# 6 Easy Ways to Use the Google Sheets Repeat Formula

When creating spreadsheets in Google Sheets, you often have to repeat the same actions and inputs over and over again. There are several ways you can automate your work in Google Sheets with formulas, macros, and add-ons.

One such form of improving your workflow is the Google Sheets repeat formula. The REPT function in Google Sheets is an easy way to automate the process of repeating a formula in cells for a set number of times.

In this article, we will explain the usage of the REPT function with examples and pictures. Read on to up your spreadsheet skills with this useful function.

## What Is the Google Sheets Repeat Formula? (REPT Function)

The REPT function in Google Sheets allows users to repeat given text a specified amount of times. Using REPT alone isn’t too helpful in Google sheets. However, combining its functionality with functions like ARRAY, COUNTIF and LEN can produce excellent results.

## REPT Google Sheets Syntax

The syntax of the REPT  formula is:

`=REPT(text-to-repeat, number-of-repetitions)`
• text-to-repeat is the cell reference or the string you wish to repeat
• number-of-repetitions is the number of times you want to repeat the text. Note that the text will be repeated in the cell in which the formula was applied in.

A simple example to get you started with learning the REPT formula is to take a word and utilize the REPT formula to repeat it multiple times in a cell. The REPT formula used below to repeat the word “Hi” five times is:

`=REPT("Hi ", 5)` You may notice the space after the “Hi ” — This is to ensure there is a space between the words in the output cell.

## Things to Know About theGoogle Sheets Formula to Repeat Cell Values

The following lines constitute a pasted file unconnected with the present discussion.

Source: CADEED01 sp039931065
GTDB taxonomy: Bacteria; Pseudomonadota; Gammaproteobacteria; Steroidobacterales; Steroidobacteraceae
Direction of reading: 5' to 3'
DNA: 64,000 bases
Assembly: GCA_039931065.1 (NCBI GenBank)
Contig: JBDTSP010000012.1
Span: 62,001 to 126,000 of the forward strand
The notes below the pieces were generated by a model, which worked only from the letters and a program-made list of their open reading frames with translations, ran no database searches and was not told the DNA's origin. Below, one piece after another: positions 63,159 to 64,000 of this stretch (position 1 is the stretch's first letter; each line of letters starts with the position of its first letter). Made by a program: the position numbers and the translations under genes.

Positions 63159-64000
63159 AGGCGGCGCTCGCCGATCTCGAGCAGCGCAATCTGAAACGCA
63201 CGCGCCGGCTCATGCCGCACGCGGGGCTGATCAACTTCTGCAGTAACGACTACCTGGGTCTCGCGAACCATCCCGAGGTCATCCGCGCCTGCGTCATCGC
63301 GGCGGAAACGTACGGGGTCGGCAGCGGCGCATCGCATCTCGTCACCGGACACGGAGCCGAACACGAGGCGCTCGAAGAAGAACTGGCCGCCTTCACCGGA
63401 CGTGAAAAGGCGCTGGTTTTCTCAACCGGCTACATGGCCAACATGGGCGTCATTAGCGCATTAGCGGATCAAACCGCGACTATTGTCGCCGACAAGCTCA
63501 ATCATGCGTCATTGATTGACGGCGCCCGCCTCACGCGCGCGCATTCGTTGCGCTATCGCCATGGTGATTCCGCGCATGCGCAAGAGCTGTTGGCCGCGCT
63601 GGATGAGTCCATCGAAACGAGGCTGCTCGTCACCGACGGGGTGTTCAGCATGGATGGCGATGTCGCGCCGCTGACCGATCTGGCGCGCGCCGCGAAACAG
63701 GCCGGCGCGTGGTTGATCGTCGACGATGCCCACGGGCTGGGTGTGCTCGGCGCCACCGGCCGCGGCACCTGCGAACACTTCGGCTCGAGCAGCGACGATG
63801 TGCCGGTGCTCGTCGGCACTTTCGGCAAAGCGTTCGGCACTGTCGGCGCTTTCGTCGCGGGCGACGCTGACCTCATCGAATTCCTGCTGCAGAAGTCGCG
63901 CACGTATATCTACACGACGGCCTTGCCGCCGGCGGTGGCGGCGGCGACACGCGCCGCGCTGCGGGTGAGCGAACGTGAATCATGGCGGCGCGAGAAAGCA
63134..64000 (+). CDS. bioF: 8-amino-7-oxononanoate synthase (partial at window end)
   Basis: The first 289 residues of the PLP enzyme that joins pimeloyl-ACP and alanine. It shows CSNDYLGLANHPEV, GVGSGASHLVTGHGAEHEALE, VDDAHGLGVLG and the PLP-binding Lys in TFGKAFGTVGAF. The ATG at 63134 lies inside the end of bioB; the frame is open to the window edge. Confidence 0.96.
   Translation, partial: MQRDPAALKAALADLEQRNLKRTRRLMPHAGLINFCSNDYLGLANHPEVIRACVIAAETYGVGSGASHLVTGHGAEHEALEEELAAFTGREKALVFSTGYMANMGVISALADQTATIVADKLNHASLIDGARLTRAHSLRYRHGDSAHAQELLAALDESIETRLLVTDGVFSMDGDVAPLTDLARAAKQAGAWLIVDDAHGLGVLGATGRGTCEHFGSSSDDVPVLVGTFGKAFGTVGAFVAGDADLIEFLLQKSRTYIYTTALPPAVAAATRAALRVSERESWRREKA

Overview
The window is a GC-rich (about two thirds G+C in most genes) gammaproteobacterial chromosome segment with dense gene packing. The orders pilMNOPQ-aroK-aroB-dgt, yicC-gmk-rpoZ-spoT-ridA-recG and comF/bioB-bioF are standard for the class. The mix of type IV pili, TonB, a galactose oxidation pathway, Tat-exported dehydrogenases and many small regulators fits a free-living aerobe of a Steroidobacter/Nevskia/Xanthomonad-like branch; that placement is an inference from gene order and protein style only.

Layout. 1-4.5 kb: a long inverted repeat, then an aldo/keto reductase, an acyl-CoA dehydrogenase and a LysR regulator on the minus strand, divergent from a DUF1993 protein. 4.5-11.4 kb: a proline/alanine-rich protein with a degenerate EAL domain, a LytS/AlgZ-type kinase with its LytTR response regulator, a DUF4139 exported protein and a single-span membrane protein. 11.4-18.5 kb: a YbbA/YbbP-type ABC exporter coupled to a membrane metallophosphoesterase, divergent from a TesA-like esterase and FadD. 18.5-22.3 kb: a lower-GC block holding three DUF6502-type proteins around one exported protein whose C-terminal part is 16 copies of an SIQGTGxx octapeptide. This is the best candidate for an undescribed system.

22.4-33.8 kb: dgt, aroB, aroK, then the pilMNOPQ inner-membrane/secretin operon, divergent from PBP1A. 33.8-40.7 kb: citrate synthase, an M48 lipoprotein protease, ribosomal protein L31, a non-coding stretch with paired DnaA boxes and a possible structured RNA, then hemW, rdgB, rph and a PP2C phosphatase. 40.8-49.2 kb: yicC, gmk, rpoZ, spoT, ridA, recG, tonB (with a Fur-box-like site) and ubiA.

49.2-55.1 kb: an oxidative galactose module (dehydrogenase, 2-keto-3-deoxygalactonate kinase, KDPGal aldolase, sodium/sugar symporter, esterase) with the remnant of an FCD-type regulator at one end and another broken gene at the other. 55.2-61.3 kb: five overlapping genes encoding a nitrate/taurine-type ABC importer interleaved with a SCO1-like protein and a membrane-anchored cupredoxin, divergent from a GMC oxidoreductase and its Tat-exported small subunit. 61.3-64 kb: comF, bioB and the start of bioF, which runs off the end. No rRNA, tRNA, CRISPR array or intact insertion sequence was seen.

Here are a few things you need to keep in mind when using the REPT function inside Google Sheets.

• When using the REPT function or formula in your sheets, the output value is always a string rather than a numeric value which means you cannot input this value into many formulas.
• Setting the repetitions to zero in the formula can cause the cell to have an empty string.
• Setting the repetitions to -1 can result in a value error in Google Sheets
• If you desire to have a space between the strings being repeated, then you need to add the space at either the end of the start of your input string. For example, “Hi!” would become ” Hi! “
• The number-of-repetitions can’t be more than the character limitation of a cell. This limit is 32,000 characters. If the limit is crossed, then you will get a value error.
• The range can be repeated by enveloping the REPT function inside an ARRAY function or formula.

## Repeating Values in Different Cells Using REPT

Sometimes, you don’t want a text repeated in the same cell 10 times as it can look ugly and disrupt the formatting of your spreadsheet. Instead, you may want to repeat the value or string across a  different range of cells. You can do this using a modification of the REPT, SPLIT, and the TRANSPOSE formula.

Assuming that we have the text value in cell A1, and the number-of-repetitions required in cell B1, we can repeat the values in different cells using the following formula:

`=TRANSPOSE( SPLIT( REPT( A1&"♕",B1 ),"♕" ))` Here, we see that the word “sample” is output 5 times into a column. If you want to achieve the same results for a row, remove the transposed part of the formula.

The symbol for Queen “♕” acts as a special identifier that can be used by SPLIT to divide the repeating strings. There are many other ways to use the delimiter part of the split formula, we’d recommend reading up on the SPLIT formula to learn more if it’s confusing.

You can achieve similar results using SEQUENCE as well. The syntax for that will look something like this:

`=ArrayFormula(TEXT(SEQUENCE(B1),"")&A1)` Here, the variation utilizes SEQUENCE to display an array of 1, 2, 3, 4, 5. TEXT is used to trick all of the array numbers to become empty strings. We can then use the value from the cell A1 to replace the values in the repeating cells. The ArrayFormula is then used to ensure that the output is an array.

## Repeating Images in Different Cells Using REPT

This method uses a lot of the syntax used in the previous formulas. The formula to return images in Google Sheets cells in a row will look something like this:

`=ArrayFormula(IMAGE(SPLIT(REPT("https://www.google.com/favicon.ico"&"♕",5),"♕")))` You can input any link to an image, and Google Sheets will grab the image from the internet and add it. This is very useful for adding logos into your spreadsheets.

## Logical Formulas Using REPT

The REPT formula can sometimes be substituted for an IF formula in specific conditions.